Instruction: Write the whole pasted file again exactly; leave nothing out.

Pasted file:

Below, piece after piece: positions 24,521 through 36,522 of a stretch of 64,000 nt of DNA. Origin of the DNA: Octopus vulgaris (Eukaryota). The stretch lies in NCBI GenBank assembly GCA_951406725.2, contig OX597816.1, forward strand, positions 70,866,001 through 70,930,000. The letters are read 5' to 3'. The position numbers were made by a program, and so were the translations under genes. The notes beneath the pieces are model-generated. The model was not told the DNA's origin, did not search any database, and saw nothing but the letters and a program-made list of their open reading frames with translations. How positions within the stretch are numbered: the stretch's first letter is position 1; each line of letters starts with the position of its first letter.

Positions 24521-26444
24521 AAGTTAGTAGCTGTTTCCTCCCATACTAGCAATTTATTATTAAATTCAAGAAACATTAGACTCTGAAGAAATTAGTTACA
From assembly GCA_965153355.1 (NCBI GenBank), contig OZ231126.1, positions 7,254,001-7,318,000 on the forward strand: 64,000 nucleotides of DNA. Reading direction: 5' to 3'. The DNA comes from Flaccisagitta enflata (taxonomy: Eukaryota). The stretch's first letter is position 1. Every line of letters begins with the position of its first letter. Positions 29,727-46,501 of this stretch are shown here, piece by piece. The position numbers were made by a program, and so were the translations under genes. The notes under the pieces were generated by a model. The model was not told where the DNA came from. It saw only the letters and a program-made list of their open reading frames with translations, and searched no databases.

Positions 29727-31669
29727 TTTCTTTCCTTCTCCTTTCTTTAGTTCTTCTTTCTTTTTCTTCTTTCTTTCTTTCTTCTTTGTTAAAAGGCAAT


Below, piece after piece: positions 24,521 through 36,522 of a stretch of 64,000 nt of DNA. Origin of the DNA: Octopus vulgaris (Eukaryota). The stretch lies in NCBI GenBank assembly GCA_951406725.2, contig OX597816.1, forward strand, positions 70,866,001 through 70,930,000. The letters are read 5' to 3'. The position numbers were made by a program, and so were the translations under genes. The notes beneath the pieces are model-generated. The model was not told the DNA's origin, did not search any database, and saw nothing but the letters and a program-made list of their open reading frames with translations. How positions within the stretch are numbered: the stretch's first letter is position 1; each line of letters starts with the position of its first letter.

Positions 24521-26444
24521 AAGTTAGTAGCTGTTTCCTCCCATACTAGCAATTTATTATTAAATTCAAGAAACATTAGACTCTGAAGAAATTAGTTACA
From assembly GCA_965153355.1 (NCBI GenBank), contig OZ231126.1, positions 7,254,001-7,318,000 on the forward strand: 64,000 nucleotides of DNA. Reading direction: 5' to 3'. The DNA comes from Flaccisagitta enflata (taxonomy: Eukaryota). The stretch's first letter is position 1. Every line of letters begins with the position of its first letter. Positions 29,727-46,501 of this stretch are shown here, piece by piece. The position numbers were made by a program, and so were the translations under genes. The notes under the pieces were generated by a model. The model was not told where the DNA came from. It saw only the letters and a program-made list of their open reading frames with translations, and searched no databases.

Positions 29727-31669
29727 TTTCTTTCCTTCTCCTTTCTTTAGTTCTTCTTTCTTTTTCTTCTTTCTTTCTTTCTTCTTTGTTAAAAGGCAAT